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Snow much fun: Polar bears are treated to their favourite toys by highways crews this Christmas

Santa Paws has come for Staffordshire’s resident polar bears this Christmas and delivered a sleigh full of their favourite toys – traffic cones. 


Eight-year-old Hope the polar bear and her two twin cubs, Nanook and Noori, arrived at Peak Wildlife Park near Leek back in June. 


Do they snow it’s Christmas? Probably not but, as all three bears made the nice list this year, highways crew members from Staffordshire County Council’s Leek depot donated around 50 traffic cones to the wildlife park on Monday 18 December. 


The donated cones are all damaged and will be recycled when the polar bears are finished playing with them. 


Head Zookeeper at Peak Wildlife Park, Yaz Walker, said: “We’ve had a lovely donation of traffic cones for our polar bears and they absolutely love them, it’s fantastic. They’re very playful animals and the cones make great toys because they can squish them, they can throw them around, they make fantastic hats and the bears just really like them.” 


Shortly after the cones were placed in the spacious polar bear enclosure, Hope and her two curious cubs were seen enjoying their gifts by throwing them in the air, diving after them in the water, crushing them and – to the amusement of onlookers – putting their faces inside them.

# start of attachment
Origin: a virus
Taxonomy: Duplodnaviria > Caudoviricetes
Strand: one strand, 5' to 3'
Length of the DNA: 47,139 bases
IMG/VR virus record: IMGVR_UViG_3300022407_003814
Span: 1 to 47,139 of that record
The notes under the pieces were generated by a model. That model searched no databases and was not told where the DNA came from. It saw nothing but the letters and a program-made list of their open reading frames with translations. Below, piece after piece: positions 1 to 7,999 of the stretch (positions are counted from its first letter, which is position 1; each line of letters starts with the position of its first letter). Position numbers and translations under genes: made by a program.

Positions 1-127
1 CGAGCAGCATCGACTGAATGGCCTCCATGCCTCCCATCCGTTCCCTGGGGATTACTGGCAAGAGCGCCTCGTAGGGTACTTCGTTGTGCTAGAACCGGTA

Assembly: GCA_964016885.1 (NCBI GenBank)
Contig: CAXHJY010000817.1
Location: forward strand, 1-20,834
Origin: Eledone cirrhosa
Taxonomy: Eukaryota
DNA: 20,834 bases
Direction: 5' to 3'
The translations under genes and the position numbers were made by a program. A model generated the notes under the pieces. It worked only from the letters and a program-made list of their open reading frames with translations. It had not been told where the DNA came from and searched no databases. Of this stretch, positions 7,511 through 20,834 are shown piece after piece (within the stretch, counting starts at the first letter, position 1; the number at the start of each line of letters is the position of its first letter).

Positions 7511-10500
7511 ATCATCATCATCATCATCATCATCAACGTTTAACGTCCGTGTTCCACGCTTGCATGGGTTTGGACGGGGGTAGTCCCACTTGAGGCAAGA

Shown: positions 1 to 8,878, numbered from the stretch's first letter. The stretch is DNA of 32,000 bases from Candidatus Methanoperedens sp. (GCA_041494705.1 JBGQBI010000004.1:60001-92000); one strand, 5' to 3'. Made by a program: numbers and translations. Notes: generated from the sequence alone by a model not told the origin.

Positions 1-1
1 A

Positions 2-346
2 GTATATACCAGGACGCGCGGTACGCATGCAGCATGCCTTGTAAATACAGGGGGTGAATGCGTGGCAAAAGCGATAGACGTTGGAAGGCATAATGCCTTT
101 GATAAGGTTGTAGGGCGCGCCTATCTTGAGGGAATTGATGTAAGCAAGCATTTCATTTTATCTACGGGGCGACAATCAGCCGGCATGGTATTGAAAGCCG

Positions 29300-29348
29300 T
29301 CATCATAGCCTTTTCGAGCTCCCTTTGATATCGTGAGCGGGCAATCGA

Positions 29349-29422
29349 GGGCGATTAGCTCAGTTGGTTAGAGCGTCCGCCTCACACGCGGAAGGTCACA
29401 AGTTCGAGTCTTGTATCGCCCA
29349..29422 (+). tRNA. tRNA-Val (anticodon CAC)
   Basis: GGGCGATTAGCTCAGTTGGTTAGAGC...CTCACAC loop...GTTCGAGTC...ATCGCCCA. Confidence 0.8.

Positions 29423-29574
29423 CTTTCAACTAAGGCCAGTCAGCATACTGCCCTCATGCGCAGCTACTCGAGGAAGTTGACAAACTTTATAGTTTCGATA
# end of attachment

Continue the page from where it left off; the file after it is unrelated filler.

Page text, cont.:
The bears were relocated to a five-acre habitat at Peak Wildlife Park near Leek back in June after their previous home – the Orsa Predator Park in Sweden – closed. 


David Williams, Cabinet Member for Highways and Transport at Staffordshire County Council, said: “Back in September, we delivered a truckload of damaged cones to Peak Wildlife Park so they could be repurposed as toys to welcome Staffordshire’s newest furry residents. 


“After the incredible reaction we saw from the bears, we knew we had to come back and treat them again for their first Christmas here.  


“Our highways teams are dedicated to helping their local communities and have been working around the clock to keep our roads safe in the icy weather this winter. They jumped at the opportunity to give a new lease of life to traffic cones that had reached the end of their usefulness and do something good for the wildlife park.” 


Over the past year, Staffordshire County Council’s highways teams repaired more than 16,000 potholes across the county and completed nearly one million square miles of surface dressing. 


Although crews are working around the clock to keep Staffordshire’s roads safe and gritted this winter, they are still out and about making repairs to the network. 


Residents are encouraged to report any defects using the ‘Report It’ function on the county council’s website. 


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